Blue Nova Energy recently launched its new production facility in Pretoria, saying that it was its first step towards its goal of producing 200MWh of storage capacity per month in 2022.
That 200MWh will mostly be made up of its Intelligent Energy Storage Systems (iESS) and products from their HV series, Blue Nova stated.
Blue Nova unveiled its MegaBoy iESS in February last year, offering scalable power storage with 50–500kWh in a 3m container, 100–1000kWh in a 6m container and 500–3000 kWh in a 12m container.
The 6m MegaBoy that can store up to 1MWh of electricity offers a maximum power output of 250kW.
For high-demand on-grid applications, clients can scale the system to multiple units to store up to 800MW with an output of 200MWh, while off-grid applications can get up to 80MW storage and power output of 20MWh.
The MegaBoy can draw power from multiple sources, including PV solar arrays, wind turbines, fuel-based generators, and the grid itself.
Blue Nova Energy CEO and co-founder James Verster said the system could be used for load-shedding, load-shifting, peak-shaving, voltage and frequency stabilisation, and power factor correction.
He said that these systems could pay for themselves in the long run by charging during off-peak hours, or from renewable sources like solar power, then using the stored energy during peak times.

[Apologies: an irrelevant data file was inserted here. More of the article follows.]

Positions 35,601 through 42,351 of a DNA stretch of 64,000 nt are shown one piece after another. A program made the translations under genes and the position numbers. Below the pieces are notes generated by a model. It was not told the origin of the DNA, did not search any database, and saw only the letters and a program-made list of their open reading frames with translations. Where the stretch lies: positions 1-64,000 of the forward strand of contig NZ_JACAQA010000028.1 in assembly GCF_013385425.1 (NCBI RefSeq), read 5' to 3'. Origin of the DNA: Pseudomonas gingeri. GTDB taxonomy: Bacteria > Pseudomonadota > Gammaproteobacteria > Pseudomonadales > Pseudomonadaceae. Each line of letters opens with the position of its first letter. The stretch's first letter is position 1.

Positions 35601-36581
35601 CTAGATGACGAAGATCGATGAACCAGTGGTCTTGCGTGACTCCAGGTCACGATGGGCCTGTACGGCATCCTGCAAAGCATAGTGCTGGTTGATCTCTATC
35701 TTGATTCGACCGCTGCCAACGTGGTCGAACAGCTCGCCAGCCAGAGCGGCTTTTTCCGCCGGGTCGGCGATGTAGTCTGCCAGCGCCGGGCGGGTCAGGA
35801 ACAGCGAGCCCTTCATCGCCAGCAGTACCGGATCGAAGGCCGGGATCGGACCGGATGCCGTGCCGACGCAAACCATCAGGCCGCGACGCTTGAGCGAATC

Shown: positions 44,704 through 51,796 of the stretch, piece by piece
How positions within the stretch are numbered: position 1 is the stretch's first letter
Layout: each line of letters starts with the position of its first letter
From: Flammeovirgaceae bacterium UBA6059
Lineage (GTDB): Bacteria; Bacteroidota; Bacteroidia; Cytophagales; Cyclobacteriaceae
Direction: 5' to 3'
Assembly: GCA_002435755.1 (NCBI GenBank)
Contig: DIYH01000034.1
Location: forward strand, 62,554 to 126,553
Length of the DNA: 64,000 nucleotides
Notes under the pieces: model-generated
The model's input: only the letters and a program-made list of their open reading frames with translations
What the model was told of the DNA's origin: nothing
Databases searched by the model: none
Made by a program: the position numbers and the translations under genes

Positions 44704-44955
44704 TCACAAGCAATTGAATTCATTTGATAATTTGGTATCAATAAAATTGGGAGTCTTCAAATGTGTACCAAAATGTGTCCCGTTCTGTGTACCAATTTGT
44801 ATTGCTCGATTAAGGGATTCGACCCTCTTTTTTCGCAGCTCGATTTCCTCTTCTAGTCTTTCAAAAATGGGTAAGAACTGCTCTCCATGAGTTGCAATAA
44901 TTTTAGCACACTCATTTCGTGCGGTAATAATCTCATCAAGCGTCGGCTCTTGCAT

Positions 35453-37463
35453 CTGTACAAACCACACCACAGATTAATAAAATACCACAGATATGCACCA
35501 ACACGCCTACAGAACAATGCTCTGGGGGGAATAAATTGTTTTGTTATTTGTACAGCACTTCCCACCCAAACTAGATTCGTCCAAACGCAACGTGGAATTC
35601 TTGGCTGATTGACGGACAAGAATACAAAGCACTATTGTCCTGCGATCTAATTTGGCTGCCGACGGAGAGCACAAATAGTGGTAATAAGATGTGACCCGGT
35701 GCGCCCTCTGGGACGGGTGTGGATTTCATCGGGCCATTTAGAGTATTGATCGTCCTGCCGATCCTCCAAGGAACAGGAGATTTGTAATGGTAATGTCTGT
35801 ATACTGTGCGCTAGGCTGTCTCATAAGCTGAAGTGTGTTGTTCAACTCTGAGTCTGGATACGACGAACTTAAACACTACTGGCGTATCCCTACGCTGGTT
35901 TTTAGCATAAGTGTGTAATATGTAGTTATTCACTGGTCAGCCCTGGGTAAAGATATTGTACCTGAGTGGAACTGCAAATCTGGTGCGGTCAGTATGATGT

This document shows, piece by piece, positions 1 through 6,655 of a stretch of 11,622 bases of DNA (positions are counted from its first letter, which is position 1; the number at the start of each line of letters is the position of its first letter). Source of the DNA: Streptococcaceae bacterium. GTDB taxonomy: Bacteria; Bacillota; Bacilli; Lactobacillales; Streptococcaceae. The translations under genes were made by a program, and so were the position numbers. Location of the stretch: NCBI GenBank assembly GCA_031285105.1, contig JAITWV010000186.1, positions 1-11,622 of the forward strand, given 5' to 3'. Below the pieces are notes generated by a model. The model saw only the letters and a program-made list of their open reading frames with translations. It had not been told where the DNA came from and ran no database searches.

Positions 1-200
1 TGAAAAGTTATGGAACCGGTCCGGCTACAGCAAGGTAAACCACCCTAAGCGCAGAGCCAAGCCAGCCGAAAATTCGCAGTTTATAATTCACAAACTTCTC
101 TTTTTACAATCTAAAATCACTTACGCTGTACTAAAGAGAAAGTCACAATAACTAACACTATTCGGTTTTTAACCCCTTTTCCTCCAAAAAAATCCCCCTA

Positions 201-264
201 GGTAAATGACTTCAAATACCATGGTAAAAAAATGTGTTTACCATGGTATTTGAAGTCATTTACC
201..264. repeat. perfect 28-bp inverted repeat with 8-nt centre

The system also helps reduce the load on South Africa’s strained power grid and provides backup power during grid failures.
The MegaBoy’s container was designed to be moved and placed in residential, commercial, industrial, and electric vehicle charging applications.
The maximum capacity ensures it is transportable and can be dropped in locations in Africa where access by road is difficult, Verster said.
For operational safety, the container is divided into two compartments: the DC Bus, which holds the batteries, and the AC Bus, where the inverters and control systems are located.
An integrated air conditioning system keeps the battery compartment’s ambient temperature between 25 and 30 degrees Celsius. The inverter has a forced-air cooling system and is capable of running at 60-degree ambient temperature.
The system includes built-in fire suppression, access control, and Remote Management and Control for monitoring and control while off-site.
Blue Nova uses self-developed EMS and lithium iron phosphate (LiFePYO4) batteries which can store up to 1MWh of energy.
These packs use 240 1,250Ah cells placed in series. The batteries can operate in ambient temperatures from –20 to 85 degrees Celsius and have a 25-year lifespan.
Verster said these batteries are used by the US Navy and in two Chinese Nuclear submarines.
For the MegaBoy’s inverter, Blue Nova Energy partnered with Chinese company Kehua Tech — a company that supplies components to Tesla and SMA Solar Technology.
Verster said the estimated cost of the MegaBoy would be just over $400 (R6,000) per kWh.
This would amount to around R6 million per unit with a storage capacity of 1MWh.
He said the price per kWh decreases significantly when requirements run into the tens of MWh.